Two years ago I bought a book for the local library called Envelope Poems (2016, Christine Burgin/New Directions, $14.95). Last week I saw it on the poetry shelf, half-hidden between two larger volumes.
Though most of her powers were spent by 1870, around this time Dickinson began writing notes and scraps of poetry on mail lying about her house. It seems she was working on a project connecting poetry with sending and receiving a letter. On one late piece she scribbled, “What a Hazard a Letter is…” (If you have written poetry, you might feel the same way about a poem).
This little book has photos of the envelopes and the original text is transcribed, with Dickinson’s revision marks, on the adjacent page. None of them are complete poems, but there are bits of gold in the fragments. Here are two examples of why the work is worth a look:
In this short life
that merely lasts an hour
How much – how little –
is within our power
“There are those who are shallow intentionally and only profound by accident.”
It’s been one year since The Hidden Press appeared and the first post (“Birthday”) was published.
Thank you, if you have been here since the beginning.
Thank you, if you have stopped by along the way.
Thank you, if you are here for the first time. Welcome!
When I started The Hidden Press I wanted to write for you, the individual- not for “targeted advertising markets” or any ideological group. I simply wanted to share what might come from a day’s talking or thinking or working.
So, I hope you have enjoyed what’s been posted.
Will you please take a second to click on the three lines at the top-right of your screen? You will find an archive of past posts, a little bit about The Hidden Press, and a way to stay in touch.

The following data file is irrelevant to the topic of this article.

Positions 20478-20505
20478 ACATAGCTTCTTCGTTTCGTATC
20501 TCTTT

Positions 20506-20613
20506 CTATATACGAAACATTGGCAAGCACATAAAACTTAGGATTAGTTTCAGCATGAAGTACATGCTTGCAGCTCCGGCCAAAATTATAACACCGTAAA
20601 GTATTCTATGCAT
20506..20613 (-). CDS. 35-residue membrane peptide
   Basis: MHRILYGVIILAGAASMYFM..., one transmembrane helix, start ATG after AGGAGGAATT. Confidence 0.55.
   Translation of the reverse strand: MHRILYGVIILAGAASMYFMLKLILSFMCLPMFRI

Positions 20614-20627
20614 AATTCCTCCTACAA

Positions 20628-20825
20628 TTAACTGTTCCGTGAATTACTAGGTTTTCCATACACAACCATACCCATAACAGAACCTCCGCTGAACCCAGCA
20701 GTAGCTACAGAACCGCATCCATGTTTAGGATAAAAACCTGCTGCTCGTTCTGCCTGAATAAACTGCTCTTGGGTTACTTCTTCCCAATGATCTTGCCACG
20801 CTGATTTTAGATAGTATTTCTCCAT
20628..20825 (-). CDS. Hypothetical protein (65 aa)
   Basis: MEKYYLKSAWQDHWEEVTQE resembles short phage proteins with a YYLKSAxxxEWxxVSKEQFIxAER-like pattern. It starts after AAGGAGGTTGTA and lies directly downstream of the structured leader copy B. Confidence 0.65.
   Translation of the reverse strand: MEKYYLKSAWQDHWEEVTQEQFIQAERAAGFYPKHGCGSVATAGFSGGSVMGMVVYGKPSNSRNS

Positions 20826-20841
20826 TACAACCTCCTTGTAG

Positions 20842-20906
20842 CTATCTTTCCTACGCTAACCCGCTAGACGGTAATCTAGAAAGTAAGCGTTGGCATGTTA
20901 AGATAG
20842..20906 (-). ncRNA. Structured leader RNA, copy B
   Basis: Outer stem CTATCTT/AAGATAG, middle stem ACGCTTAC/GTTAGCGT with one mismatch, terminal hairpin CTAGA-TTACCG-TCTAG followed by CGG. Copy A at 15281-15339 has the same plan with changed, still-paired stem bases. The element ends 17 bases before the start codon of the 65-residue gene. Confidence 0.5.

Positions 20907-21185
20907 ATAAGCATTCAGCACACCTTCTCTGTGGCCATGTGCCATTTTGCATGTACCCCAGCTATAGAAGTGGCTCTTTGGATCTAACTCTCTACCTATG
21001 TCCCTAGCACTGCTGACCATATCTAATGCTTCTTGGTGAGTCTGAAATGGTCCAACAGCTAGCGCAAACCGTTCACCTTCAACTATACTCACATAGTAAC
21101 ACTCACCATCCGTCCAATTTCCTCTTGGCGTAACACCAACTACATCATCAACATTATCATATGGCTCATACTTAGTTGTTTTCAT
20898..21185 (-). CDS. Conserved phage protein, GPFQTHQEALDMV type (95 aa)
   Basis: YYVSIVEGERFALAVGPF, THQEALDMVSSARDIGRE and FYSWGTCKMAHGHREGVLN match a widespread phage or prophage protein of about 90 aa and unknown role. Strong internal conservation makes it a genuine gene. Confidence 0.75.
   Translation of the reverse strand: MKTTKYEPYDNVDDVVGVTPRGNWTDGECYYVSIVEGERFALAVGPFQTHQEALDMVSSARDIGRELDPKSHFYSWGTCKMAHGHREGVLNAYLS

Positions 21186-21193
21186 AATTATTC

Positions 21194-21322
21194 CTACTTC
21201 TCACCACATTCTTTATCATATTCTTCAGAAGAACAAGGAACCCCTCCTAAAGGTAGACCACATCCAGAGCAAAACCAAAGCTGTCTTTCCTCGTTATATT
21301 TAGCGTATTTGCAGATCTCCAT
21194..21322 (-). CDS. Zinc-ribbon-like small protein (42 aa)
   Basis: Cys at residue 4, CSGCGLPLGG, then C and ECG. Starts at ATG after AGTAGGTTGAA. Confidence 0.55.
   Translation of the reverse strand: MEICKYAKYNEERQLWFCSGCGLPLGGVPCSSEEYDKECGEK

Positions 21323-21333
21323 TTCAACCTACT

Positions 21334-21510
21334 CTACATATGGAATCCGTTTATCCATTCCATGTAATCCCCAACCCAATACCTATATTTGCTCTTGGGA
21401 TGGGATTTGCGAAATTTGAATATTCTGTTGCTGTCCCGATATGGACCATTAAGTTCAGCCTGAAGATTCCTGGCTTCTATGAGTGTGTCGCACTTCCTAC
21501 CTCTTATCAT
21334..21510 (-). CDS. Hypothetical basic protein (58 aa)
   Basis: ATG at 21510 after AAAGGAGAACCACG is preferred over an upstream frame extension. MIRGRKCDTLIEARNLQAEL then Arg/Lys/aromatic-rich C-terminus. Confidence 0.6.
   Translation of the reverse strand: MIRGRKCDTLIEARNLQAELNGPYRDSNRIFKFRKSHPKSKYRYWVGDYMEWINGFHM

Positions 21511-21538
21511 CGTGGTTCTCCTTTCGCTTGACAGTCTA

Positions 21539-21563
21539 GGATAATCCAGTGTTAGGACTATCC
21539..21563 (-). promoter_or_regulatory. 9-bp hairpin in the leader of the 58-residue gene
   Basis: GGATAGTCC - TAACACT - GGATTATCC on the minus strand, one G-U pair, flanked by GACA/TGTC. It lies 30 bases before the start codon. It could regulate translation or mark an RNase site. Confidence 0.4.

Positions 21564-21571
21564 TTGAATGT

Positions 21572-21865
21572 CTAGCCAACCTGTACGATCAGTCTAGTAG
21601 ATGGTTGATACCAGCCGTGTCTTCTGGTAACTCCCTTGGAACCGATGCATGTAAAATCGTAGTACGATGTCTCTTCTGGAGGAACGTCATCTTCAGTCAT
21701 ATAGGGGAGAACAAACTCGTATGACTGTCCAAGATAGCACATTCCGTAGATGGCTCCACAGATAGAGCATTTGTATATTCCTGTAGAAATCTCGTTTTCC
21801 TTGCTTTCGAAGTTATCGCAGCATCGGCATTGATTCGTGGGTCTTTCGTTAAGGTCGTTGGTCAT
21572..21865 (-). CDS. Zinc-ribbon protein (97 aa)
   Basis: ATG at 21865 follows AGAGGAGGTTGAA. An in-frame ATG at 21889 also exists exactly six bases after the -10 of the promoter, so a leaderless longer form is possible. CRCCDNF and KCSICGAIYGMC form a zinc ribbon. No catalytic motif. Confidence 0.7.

Again, thank you for visiting!
Leaves can’t keep secrets
Green or brown,
They whisper and tattle and dance
On the branch,
Taunting those who do not know
The source of their revelry
Leaves love to keep silent
Most of all,
When the guide-wind has gone and you
Standing in the heavy-hot air
Without a word
But leaves fall when the air is light
And words return when their time is right
When he sees me he waves an arm, flicks a wrist, and says strange phrases. He must be at least twelve years old. His thin-rimmed glasses constantly threaten to slide off his nose and his sandy brown hair needs no comb. The boy is a devoted fan of Harry Potter, and for reasons I do not know, he casts a curse my direction when our paths cross. As he grows up, his love for the wizarding world might cool. For now, it burns white-hot.
Knife-edge peaks and ephemeral creeks
Lie behind, before, beside
Gashed knees and too-tired feet
Dot and dash and stumble:
And progress are
Damn the geography –
The difference lies between one and two –
Is it me
Or me and you?
I live in a community of weather-watchers.
Before the sun rises and its pale light peers over the trees, they watch. After the barn owl swallows the skin and bones of her midnight meal, they worry. When a trip to town leads to meeting a fellow weather-watcher, they talk. They watch and they worry and they talk about the rain or the heat or the cold. They behave this way because they must plan.